The keto diet has recently taken the world by storm, as many people have seen drastic weight loss from following the low-carb, high-fat diet plan. While you may see a lot of celebrities and "influencers" praising keto on social media, most health experts aren't so enthusiastic about the super-restrictive diet.
Doctors and dietitians have spoken out against the keto diet, as there are concerns that it can lead to negative health consequences over time. Some of these consequences include impaired heart health, digestive issues and nutritional deficiencies. New findings tell us we may be able to add "impaired bone health" to the list.
Related: Low-Carb vs. Keto: See How These Two Popular Diets Compare
Previous studies have associated low-carb, high-fat diets with impaired bone growth, reduced bone mineral content, slower fracture healing and increased bone loss in children. However, most of these studies have occurred over a period of 24 hours to several days, and this study is the first to test the potential long-term effects of the keto diet on bone health.
Researchers from the Australian Institute of Sport and Harvard Medical School put 30 elite race walkers on either a ketogenic or high-carb diet for three and a half weeks, taking blood samples before and after to check for specific markers of bone health. All of the participants' meals were matched in terms of how many calories they consumed for their body weight. About half of the participants went on for further study by restoring carbohydrate availability to see if any impairments on bone health could be restored.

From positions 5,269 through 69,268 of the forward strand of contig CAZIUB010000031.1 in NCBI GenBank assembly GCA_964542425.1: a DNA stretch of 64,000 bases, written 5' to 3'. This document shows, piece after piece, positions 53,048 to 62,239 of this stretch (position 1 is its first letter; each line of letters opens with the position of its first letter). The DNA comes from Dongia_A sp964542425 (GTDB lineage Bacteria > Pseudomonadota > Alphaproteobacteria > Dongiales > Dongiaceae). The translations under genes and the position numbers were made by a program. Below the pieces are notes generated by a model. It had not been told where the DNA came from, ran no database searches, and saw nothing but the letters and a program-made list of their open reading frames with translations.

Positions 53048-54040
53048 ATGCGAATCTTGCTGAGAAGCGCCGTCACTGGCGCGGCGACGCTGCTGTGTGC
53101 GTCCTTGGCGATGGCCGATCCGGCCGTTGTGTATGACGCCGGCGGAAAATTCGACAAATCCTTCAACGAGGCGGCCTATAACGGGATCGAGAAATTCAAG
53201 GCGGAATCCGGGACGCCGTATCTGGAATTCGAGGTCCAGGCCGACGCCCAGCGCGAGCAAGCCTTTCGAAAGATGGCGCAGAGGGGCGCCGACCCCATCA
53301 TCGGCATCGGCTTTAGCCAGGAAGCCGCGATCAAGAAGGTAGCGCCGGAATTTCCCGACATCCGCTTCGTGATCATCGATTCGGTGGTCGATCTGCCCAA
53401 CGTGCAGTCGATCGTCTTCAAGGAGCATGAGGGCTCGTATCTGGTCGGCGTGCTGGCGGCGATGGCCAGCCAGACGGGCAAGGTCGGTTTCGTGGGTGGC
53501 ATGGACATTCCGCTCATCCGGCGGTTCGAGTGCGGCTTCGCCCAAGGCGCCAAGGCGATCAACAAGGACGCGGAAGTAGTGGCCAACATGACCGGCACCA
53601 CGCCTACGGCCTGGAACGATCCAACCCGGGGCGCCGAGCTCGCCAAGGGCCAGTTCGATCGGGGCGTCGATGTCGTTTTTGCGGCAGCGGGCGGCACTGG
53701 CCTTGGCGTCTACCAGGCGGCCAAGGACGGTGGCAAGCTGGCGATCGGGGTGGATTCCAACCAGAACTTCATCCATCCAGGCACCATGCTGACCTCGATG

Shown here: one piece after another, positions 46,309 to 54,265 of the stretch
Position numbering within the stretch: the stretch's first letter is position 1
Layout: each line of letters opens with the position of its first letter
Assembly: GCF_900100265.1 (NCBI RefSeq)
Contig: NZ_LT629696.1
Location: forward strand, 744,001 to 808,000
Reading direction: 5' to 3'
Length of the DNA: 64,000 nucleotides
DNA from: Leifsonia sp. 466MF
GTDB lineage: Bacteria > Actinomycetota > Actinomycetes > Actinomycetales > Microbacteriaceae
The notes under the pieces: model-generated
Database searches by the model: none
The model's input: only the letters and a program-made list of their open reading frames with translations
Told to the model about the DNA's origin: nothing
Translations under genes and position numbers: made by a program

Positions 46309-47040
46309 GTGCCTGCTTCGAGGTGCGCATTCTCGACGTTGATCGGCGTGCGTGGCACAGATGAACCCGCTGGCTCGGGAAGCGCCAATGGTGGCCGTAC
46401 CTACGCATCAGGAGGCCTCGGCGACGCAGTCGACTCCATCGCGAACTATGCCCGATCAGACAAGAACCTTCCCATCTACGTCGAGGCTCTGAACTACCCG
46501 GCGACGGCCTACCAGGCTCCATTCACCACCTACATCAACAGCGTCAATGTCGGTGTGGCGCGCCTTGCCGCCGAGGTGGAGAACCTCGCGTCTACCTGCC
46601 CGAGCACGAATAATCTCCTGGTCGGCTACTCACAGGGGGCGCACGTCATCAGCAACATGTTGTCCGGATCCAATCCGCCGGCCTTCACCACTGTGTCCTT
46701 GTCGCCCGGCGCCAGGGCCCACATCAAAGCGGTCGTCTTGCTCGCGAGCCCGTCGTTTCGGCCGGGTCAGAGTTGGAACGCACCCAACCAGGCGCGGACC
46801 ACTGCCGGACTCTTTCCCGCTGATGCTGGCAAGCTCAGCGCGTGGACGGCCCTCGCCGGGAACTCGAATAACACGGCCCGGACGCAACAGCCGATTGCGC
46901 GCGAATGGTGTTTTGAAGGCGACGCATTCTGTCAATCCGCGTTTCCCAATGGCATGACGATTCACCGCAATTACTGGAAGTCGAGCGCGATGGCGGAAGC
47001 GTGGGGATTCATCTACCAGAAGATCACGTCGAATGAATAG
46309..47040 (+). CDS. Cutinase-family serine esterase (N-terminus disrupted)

The results showed that following a ketogenic diet for just a few weeks led to a decrease in markers for bone metabolism and formation and an increase in markers of bone breakdown. The high-carb dieters didn't experience any change in these markers, on average.
Those in the keto diet group who went through further tests to see if bone health would improve after restoring carbohydrate availability generally only saw partial recovery. While the marker for bone breakdown returned back to normal, markers of bone formation and metabolism did not. The authors of this study say their research identified "clear and consistent effects on bone metabolism at rest and in response to exercise" which warrant for further study.
"Given the injury risks and long-term outcomes underpinned by poor bone health in later life, in athletes as well as individuals who undertake exercise for health benefits, additional investigations of the ketogenic diet and its role in perturbing bone metabolism are warranted," the authors said.
This study gives us yet another reason to be cautious of adopting the keto diet—even for a "quick fix." We should be hesitant to engage in any type of restrictive diet, even for short periods of time, as it can lead to yo-yo dieting and impaired health.
Additionally, any diet that asks you to eliminate or severely restrict healthy foods like fruit, whole grains, beans and starchy vegetables should be a red flag. It could be worth reaching out to a registered dietitian to find a healthy eating plan that allows for more wiggle room and balance of macronutrients.
Related: 10 Things That Can Happen When You Give Up Dieting for Good